# Prove that the distance between a disjoint compact set and closed set is nonzero.

Let $X$ be a metric space, and $K$ is compact and $C$ is closed, and $K$ and $C$ are disjoint. Prove that $$\inf_{k\in K, c\in C} d(k,c) > 0$$

What I'm thinking is considering the function $f: K \rightarrow \mathbf{R}$ defined as $f(k) = d(k,C)=\inf_{c\in C} d(k,c)$. This function is uniformly continuous (given some $\epsilon >0$ let $\delta = \epsilon$, then $|d(x,C)-d(y,C)| \leq d(x,y) < \delta = \epsilon$ by the reverse triangle inequality, which I hope holds true for using the metric this: I can't seem to prove it out because the inf makes it confusing for me).

A continuous function on a compact set achieves its minimum. So if, our original inf was 0, there must be a $k$ such that $\inf_{c\in C} d(k,c) = 0$. This would imply $k$ is an accumulation/limit point of $C$ and $C$ is closed, so $k\in C$, a contradiction. I think this completes the proof.

Please let me know if I've done something erroneous, I am particularly concerned about the reverse triangle inequality bit not holding when using the metric this way. Also, if you have an alternative proof, I'd love to see it! Thanks!

• Not sure, but by definition of $\inf$ there is two sequences $k_n, c_n$ in $K$ and $C$ such that $|d(k_n,c_n) - \inf(d(K,C)) | < 1/n$. Since $X$ is metric we can extract a subsequence converging for $k_{n_j}$, and then we can also put $q_n$ in a compact, and then the sequence are both convergent now. If $\inf d(K,C) = 0$ then say $k_n \to l \in C$ and since $K$ is closed $l \in K \cap C$ which contradicts the hypothesis of the beginning. – user171326 Mar 4 '15 at 8:04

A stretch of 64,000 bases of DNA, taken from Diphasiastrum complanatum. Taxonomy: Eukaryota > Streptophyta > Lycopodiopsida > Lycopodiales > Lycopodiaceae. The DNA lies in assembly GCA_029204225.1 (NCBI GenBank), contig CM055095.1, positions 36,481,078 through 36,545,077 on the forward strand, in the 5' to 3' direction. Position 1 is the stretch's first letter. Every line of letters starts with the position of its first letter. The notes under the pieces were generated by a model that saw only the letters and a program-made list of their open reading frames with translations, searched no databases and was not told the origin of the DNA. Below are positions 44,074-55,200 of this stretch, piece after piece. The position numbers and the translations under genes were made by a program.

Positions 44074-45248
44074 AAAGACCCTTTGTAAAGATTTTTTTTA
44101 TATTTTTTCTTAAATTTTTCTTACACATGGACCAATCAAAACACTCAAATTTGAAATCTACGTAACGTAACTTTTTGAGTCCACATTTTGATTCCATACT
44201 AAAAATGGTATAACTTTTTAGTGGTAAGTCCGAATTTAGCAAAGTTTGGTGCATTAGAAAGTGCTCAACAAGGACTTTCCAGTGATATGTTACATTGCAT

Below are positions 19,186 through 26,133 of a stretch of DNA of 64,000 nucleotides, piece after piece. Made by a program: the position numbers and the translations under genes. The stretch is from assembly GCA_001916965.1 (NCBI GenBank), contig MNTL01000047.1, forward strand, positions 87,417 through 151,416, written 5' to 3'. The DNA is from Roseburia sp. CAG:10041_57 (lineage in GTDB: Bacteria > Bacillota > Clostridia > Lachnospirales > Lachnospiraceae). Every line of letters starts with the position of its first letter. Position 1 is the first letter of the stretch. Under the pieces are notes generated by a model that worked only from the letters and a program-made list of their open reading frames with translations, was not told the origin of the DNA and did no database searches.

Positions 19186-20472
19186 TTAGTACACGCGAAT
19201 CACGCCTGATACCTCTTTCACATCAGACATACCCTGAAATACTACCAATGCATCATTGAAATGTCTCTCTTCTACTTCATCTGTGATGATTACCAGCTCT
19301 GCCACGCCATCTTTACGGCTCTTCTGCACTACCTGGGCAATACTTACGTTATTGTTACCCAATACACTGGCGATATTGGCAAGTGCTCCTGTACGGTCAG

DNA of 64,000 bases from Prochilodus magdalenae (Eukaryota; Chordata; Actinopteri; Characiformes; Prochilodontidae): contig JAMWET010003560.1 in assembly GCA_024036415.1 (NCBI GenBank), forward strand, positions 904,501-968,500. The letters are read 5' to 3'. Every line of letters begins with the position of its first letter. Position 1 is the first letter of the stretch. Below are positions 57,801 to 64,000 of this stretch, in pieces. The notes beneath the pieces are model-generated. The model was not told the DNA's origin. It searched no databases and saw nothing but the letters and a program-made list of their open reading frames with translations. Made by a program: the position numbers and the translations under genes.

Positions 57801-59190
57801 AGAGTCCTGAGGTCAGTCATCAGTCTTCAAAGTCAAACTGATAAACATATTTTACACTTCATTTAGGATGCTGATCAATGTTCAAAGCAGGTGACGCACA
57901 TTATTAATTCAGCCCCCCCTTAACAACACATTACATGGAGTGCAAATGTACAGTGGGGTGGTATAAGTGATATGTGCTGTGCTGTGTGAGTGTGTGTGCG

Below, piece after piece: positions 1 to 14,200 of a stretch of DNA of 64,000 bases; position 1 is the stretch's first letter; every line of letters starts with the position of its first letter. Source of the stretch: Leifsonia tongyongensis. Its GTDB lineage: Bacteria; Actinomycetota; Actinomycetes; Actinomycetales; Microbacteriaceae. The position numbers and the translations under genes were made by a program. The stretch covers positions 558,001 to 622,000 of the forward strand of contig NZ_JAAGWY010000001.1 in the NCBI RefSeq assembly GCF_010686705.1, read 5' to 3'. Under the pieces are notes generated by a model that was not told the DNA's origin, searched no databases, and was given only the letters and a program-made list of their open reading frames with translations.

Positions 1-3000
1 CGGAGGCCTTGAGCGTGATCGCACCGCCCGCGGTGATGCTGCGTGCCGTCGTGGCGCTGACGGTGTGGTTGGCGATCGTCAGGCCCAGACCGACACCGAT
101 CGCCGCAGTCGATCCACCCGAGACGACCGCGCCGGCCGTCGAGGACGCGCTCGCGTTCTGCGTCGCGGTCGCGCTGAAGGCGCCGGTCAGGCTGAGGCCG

Take an arbitrary point $p\in C$.

By the triangle inequality it follows that for $x,y\in K$:

$$d(x,p)\leq d(x,y)+d(y,p)$$

Taking the infimum on the left side yields: $$d(x,C)\leq d(x,y)+d(y,p) \Leftrightarrow d(x,C)- d(x,y)+ \leq d(y,p)$$ If we take the infimum on the right side it follows that: $$d(x,C)- d(x,y)+ \leq d(y,C)$$ Thus, $d(x,C)- d(y,C) \leq d(x,y)$. If you change the role of $x$ and $y$ you will get the desired inequality.

I think your proof is correct.

• So, switching the roles of $x$ and $y$ we get another inequality to play with, that being: $d(y,C) - d(x,C) \leq d(x,y)$ I still do not see how we have shown that $d(C,K) > 0$ – Mathematical Mushroom May 11 at 23:29